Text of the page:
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Bilateral Visa Waiver Announced for Indigenous Peoples of Alaska, Russia's Chukotka

Indigenous peoples living in the American state of Alaska and Russia's Chukotka autonomous district can now travel freely in both directions under a visa waiver scheme.

As relations between Moscow and Washington scrape lows unparalleled in the post-Cold War era, the indigenous populations on either side of the Bering Strait are breaking down bureaucratic barriers to ease travel and cooperation between Russia and the United States.

Indigenous peoples living in the American state of Alaska and Russia's Chukotka autonomous district can now travel freely in both directions under a visa waiver scheme, the administration of the northern Russian region said Thursday.

“A passport insert [acts as] proof that the citizen is a resident of the so-called 'established area.' … For the American side, this area is Alaska; for the Russian side, this area is Chukotka,” the regional government said in an online statement.

The move to introduce bilateral visa-free travel relates to an agreement that was signed in 1989 between the then-Soviet and United States' administrations.

The agreement sought to allow members of the respective indigenous communities to reconnect with their relatives across the Bering Strait — a distance of less than 100 kilometers — the U.S. government's Shared Beringian Heritage Program said on its website.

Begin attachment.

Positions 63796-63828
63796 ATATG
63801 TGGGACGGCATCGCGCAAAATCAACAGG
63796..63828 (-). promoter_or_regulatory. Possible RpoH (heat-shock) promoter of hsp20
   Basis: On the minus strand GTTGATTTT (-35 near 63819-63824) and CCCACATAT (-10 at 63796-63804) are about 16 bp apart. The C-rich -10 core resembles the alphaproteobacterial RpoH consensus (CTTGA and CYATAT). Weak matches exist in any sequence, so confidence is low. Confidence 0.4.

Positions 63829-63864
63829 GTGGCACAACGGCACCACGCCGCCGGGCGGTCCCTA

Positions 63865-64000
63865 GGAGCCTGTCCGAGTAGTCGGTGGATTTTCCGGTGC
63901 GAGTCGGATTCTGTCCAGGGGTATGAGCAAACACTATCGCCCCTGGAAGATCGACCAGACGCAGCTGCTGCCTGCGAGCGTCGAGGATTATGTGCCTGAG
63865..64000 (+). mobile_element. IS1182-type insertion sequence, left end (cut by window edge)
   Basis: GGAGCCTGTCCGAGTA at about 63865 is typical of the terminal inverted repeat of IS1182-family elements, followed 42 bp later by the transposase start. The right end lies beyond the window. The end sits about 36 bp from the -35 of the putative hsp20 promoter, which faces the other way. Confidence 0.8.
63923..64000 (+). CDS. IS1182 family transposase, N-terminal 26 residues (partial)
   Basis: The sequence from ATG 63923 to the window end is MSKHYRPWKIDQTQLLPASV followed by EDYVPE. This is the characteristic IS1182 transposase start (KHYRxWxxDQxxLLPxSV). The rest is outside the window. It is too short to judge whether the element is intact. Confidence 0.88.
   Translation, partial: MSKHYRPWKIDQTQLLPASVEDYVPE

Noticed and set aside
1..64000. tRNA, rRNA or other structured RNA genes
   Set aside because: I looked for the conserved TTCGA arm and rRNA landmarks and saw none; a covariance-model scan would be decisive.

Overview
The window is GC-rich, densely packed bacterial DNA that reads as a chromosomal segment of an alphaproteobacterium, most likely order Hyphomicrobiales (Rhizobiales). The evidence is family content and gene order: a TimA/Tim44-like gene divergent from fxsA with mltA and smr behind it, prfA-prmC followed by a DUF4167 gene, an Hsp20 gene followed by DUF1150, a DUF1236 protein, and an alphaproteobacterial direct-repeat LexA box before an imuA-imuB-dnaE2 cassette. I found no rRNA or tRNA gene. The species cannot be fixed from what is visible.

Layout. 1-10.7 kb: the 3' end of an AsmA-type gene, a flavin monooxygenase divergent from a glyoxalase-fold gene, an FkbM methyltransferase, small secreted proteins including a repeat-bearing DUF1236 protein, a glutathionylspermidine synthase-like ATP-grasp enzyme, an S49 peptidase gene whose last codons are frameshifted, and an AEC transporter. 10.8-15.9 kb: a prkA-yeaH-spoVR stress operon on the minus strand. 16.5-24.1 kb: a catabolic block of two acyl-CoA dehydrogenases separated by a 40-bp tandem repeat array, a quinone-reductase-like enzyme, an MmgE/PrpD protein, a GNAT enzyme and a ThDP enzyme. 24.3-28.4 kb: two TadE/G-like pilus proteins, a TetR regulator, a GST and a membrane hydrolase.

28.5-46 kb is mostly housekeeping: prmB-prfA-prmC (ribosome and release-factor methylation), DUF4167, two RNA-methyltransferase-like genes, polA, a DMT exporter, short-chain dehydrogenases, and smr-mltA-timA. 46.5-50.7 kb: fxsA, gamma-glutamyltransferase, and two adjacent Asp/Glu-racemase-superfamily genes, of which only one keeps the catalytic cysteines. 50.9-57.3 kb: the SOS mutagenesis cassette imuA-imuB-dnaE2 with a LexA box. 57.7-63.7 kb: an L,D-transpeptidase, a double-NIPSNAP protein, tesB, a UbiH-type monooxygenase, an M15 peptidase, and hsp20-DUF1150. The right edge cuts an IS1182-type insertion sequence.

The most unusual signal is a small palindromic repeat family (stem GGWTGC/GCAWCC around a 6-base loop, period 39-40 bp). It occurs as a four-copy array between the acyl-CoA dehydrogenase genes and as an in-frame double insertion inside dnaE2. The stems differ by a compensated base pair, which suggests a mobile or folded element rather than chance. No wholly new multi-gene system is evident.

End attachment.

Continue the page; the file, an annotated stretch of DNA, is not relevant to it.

But while Chukotka's indigenous residents have been able to travel to Alaska under a visa-free regime since 1992 — reaching a peak of 355 people in 1994 — the United States has only recently taken up the opportunity to enact a similar program for Alaska's indigenous population, the Chukotka administration said in its statement.

An agreement to this end was unveiled on July 17 by the Vera Metcalf, the U.S. representative to the Bering Straits Regional Commission, and Russian counterpart Leonid Gorenshtein, the statement added.

The visa waiver applies only to indigenous peoples of Alaska and Chukotka who have relatives living on the other side of the Bering Strait, whereby “relative” is defined as a blood relative, a member of the same tribe, or a member of an indigenous people with a shared linguistic or cultural heritage, the regional government said.

Anyone wishing to travel across the border will need an invitation from a “relative” living on the opposing territory and will have to notify that country’s authorities up to 10 days before traveling, the statement said.

After traveling, residents will be allowed to remain on the foreign territory for a maximum of 90 days.

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